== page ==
Poster Paper: Developing Time Use Metrics to Inform Workforce Development Programs

Saturday, November 9, 2019
Plaza Building: Concourse Level, Plaza Exhibits (Sheraton Denver Downtown)

*Names in bold indicate Presenter

Ashok Sekar, Dilge Kanoglu, Gordon Abner, Erik Funkhouser and Varun Rai, University of Texas, Austin

A substantial number of workforce development programs focus on helping economically disadvantaged individuals develop the skills and credentials necessary to have better employment opportunities. Previous studies have shown that those who are economically disadvantaged are also time poor, meaning that they have less time available for discretionary activities such as but not limited to education, professional and personal care services. In other words, for these individuals incorporating workforce development programs into their schedule may be challenging since the timing of the workforce development program may conflict with that of other essential activities, causing a significant time burden to the participant. Therefore studying time-use patterns of the economically disadvantaged population can not only help in understanding the time-burden but also assist in program design. However, to our knowledge, no research systematically examines participant time-use burden associated with participating in workforce development programs and the importance of such data for program design.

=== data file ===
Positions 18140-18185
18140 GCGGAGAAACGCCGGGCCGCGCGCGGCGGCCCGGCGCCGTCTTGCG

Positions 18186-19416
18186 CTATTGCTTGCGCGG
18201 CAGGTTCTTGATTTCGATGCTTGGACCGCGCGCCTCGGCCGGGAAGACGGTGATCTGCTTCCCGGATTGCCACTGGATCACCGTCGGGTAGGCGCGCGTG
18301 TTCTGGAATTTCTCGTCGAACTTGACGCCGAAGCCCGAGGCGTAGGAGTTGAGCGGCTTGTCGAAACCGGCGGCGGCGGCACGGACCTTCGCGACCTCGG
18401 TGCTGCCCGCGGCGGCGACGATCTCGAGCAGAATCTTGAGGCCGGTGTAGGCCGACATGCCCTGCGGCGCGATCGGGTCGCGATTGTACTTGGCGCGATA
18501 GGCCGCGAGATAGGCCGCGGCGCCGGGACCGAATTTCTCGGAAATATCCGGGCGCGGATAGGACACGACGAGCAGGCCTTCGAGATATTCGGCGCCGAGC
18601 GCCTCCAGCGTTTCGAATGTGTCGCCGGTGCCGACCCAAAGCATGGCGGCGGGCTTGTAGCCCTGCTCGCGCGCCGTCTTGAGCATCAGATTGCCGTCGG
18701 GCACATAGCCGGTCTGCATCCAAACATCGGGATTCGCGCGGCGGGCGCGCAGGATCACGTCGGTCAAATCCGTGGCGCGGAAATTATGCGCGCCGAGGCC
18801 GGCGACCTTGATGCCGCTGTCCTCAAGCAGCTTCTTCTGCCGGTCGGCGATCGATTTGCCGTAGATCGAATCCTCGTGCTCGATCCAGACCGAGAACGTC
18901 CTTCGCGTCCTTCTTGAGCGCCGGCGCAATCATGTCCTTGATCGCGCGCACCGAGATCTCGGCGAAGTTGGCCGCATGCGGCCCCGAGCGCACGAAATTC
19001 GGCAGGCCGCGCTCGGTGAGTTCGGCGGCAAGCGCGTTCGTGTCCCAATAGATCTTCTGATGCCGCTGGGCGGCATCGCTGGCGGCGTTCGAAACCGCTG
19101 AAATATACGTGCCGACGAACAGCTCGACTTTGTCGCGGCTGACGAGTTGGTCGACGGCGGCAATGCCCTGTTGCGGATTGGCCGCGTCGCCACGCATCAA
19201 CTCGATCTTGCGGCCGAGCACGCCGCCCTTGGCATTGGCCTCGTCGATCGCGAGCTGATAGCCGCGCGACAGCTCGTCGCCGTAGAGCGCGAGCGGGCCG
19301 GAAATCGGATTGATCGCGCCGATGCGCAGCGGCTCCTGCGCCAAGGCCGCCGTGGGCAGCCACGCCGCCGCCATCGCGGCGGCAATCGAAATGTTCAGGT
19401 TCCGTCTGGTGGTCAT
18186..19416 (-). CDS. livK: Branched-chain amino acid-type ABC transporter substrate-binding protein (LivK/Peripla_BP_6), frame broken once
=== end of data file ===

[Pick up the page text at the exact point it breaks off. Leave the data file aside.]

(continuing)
To address this need, we conduct a phone survey of eligible participants and non-participants of workforce development programs in Central Texas. The phone survey follows the standard time-use survey approach, essentially mapping activities that respondents perform over 24 hours, along with additional information such as where and with whom the activity was performed. In addition to the standard time-use survey measures, we also elicit information about the curtailability and flexibility of each activity, barriers to activity shifting and curtailment, and the subject’s perception of control over their time. By overlaying the time requirements of workforce development programs over participant and non-participant time use profiles and measuring individuals’ availability, curtailability, flexibility, and the limitations to flexibility, we expect to provide crucial insights about the program’s target population as well as provide a framework for analysis to ensure effective program design. We believe that our time-use measures will help to reduce program attrition, improve program resource efficiency, and improve participant outcomes.